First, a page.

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Arnold M. Knightly

Station thinks big with Viva project

28 April 2008

LAS VEGAS, Nevada -- Station Casinos is designing the most ambitious project in its 32-year history -- a multibillion-dollar development that would be bigger than MGM Mirage's $8 billion CityCenter.

A mixed-use development, tentatively titled Viva, is envisioned for 110 acres on Tropicana Avenue just west of Interstate 15 that's now the site for the Wild Wild West hotel-casino and some restaurants, retail shops and warehouses, the locals gaming company said.

Building of the project, which could eventually cost as much as $10 billion, is planned in phases. The first phase is expected to have three hotels with 5,200 hotel rooms and a large casino.

The company is also discussing building an arena on the site.

"As we started looking at the site, originally we were talking about one hotel-casino," Station Casinos President Lorenzo Fertitta said last week. "But as we got more property we decided we have the ability to put multiple properties on there and create a whole development."

Chairman and CEO Frank Fertitta III added: "Based on the build-out and density of what we're planning, it would be similar in size and scale to the CityCenter project."

Lorenzo Fertitta said the gaming company has been master planning the project for the past year and it is "on top" of the company's development list.

But don't expect a groundbreaking soon. Planning for the $925 million Red Rock Resort took four years before breaking ground.

"It takes years to get a design completed," Frank Fertitta III said. "Point of fact is we're going to be in a position where CityCenter is going to be open. We're going to have some visibility on how they're doing before a project like this is even going to be in the ground."

Station Casinos' planning on the project comes while Crown Las Vegas, Cosmopolitan, Tropicana -- projects by people new to the market -- have met financial trouble.

However, Deutsche Bank gaming analyst Bill Lerner called Viva "a real project we should all take very seriously."

Lerner said the company should have little trouble raising capital because of its reputation as a casino developer and builder.

"When you have land and you have expertise, money will follow," Lerner said. "The good news is they don't have to raise the capital for it right now. The credit market will work itself out over a period of time."

Lerner also noted that Station Casinos' new status as a private company could help immunize the project from the financial market turmoil.

"If they were public when this was announced, it is a project Wall Street would have taken exception to," Lerner said. "It is outside of what is viewed to be their core locals market niche."

The land, which Station Casinos began assembling in 1997, stretches from Tropicana to Harmon Avenue in the north, and is bordered by Dean Martin Drive to the east and Valley View Boulevard to the west.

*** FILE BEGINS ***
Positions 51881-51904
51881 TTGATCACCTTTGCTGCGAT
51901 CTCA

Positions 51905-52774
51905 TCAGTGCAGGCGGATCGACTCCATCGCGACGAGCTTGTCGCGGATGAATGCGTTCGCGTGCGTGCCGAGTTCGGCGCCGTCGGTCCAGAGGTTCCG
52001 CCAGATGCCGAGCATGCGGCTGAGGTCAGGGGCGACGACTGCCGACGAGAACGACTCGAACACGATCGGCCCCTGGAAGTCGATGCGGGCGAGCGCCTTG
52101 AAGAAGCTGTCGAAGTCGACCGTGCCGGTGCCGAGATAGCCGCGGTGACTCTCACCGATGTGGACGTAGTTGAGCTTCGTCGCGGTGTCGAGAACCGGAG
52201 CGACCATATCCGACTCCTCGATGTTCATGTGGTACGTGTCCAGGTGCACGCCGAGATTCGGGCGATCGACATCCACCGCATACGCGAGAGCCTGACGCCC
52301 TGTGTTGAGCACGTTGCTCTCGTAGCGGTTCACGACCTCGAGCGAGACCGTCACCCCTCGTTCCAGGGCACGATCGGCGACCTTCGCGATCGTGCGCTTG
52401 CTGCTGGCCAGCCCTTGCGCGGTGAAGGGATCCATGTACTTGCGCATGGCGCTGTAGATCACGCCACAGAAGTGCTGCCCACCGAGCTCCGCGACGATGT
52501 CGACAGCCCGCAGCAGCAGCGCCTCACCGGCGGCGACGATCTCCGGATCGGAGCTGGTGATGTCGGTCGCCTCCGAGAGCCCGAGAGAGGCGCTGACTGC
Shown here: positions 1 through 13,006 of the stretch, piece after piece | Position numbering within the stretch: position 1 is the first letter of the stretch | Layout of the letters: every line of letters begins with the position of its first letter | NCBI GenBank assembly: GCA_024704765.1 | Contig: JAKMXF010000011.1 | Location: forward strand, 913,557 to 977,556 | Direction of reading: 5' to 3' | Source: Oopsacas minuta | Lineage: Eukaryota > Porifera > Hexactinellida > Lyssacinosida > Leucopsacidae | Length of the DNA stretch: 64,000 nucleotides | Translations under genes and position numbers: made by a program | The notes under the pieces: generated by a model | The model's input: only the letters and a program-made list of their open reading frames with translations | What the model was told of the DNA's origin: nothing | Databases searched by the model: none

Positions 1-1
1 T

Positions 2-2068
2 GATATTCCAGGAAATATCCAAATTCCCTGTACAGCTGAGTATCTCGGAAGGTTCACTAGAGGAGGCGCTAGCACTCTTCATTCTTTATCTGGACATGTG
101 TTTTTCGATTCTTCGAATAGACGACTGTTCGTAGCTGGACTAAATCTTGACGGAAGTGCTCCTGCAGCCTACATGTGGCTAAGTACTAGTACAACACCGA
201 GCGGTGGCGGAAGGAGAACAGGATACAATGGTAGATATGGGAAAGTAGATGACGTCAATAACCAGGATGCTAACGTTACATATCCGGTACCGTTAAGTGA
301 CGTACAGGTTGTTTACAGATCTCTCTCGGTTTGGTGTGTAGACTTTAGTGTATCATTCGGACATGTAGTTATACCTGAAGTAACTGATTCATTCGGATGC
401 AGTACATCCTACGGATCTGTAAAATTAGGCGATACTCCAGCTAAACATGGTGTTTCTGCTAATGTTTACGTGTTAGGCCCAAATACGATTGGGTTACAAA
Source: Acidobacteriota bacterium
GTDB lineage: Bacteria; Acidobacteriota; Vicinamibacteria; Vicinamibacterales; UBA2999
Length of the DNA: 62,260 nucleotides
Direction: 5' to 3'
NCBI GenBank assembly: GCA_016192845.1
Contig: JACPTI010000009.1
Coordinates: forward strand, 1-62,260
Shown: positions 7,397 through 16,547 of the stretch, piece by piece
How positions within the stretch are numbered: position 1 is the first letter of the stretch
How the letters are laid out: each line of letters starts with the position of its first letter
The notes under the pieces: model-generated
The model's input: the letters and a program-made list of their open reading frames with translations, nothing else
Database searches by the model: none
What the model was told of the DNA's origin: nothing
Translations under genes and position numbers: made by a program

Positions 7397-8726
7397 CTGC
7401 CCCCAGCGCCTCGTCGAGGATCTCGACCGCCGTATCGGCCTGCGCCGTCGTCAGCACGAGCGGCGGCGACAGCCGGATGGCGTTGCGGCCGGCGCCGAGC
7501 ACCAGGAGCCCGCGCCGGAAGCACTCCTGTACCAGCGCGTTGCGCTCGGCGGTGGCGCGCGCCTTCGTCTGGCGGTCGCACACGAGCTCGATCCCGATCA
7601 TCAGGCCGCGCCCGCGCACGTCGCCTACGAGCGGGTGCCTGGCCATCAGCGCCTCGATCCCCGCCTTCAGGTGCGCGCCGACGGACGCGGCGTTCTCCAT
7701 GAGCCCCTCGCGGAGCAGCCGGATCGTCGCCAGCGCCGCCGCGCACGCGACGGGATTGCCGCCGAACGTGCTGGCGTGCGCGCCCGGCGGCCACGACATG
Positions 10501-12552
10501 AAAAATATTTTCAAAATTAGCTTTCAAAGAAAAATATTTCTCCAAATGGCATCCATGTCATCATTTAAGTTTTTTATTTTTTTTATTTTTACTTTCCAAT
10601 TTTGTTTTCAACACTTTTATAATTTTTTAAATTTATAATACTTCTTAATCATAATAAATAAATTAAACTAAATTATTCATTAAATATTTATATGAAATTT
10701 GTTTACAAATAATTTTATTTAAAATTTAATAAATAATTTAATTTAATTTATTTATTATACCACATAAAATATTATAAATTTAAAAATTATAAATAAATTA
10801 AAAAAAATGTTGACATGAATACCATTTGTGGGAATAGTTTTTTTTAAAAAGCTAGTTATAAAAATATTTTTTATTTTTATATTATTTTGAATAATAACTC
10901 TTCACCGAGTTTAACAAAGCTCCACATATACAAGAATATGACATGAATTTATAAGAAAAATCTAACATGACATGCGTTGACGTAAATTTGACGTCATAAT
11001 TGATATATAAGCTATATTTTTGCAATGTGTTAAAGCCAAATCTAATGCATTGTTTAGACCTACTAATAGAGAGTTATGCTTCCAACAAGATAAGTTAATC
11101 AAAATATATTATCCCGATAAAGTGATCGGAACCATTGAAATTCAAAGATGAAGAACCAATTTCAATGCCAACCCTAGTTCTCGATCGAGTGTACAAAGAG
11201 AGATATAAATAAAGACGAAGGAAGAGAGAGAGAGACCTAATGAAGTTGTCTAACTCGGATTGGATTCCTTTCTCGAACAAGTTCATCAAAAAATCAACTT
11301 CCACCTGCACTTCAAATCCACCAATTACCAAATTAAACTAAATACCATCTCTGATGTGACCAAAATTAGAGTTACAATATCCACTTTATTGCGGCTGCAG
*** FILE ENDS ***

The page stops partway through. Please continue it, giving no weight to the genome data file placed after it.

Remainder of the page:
The company is talking with financial institutions and possible equity partners about financing for the project, Lorenzo Fertitta said. Station Casinos is also talking to hotel companies interested in breaking into the Las Vegas market about becoming partners in the project.

"We're certainly talking to all these different brands to find out whether they're a fit," said Lorenzo Fertitta.

Frank Fertitta III added: "There isn't a hotel company we haven't been talking to."

Station Casinos went private after a $5.4 billion buyout closed in November. The company is now owned by a partnership between the Fertittas and Los Angeles-based real estate investment firm Colony Capital.

Although Viva is still a project on the horizon, Station Casinos is busy on other fronts expanding its gaming empire.

The company is set to open the $675 million Aliante Station in North Las Vegas, a joint-venture between the company and land developer American Nevada Co., by the end of the year. It is also positioned to start construction on the 67-acre gaming site on Durango Drive and the Las Vegas Beltway.

"We'll be in a position towards the end of the year if we want to break ground we could do it," said Frank Fertitta. "It's pretty much ready to go."

The company also has other land holdings in Clark County, including the 26-acre Castaways site; 61 acres on Cactus Lane and Las Vegas Boulevard; and 45 acres in the Inspirada development in Henderson.

Station Casinos owns and operates nine hotel-casinos and is a joint-venture partner on another. The gaming company, started in 1976 by Frank Fertitta Jr. as a 5,000-square-foot gambling hall where Palace Station now stands, also owns and operates three stand-alone casinos, co-owns two stand-alone casinos and manages an American Indian casino outside Sacramento, Calif.

There is no time frame for when Station Casinos will bring Viva before county planners for approval.

"It will be a pretty significant development and a significant property that will keep us busy for the next 10 years," Lorenzo Fertitta said.

Station thinks big with Viva project is republished from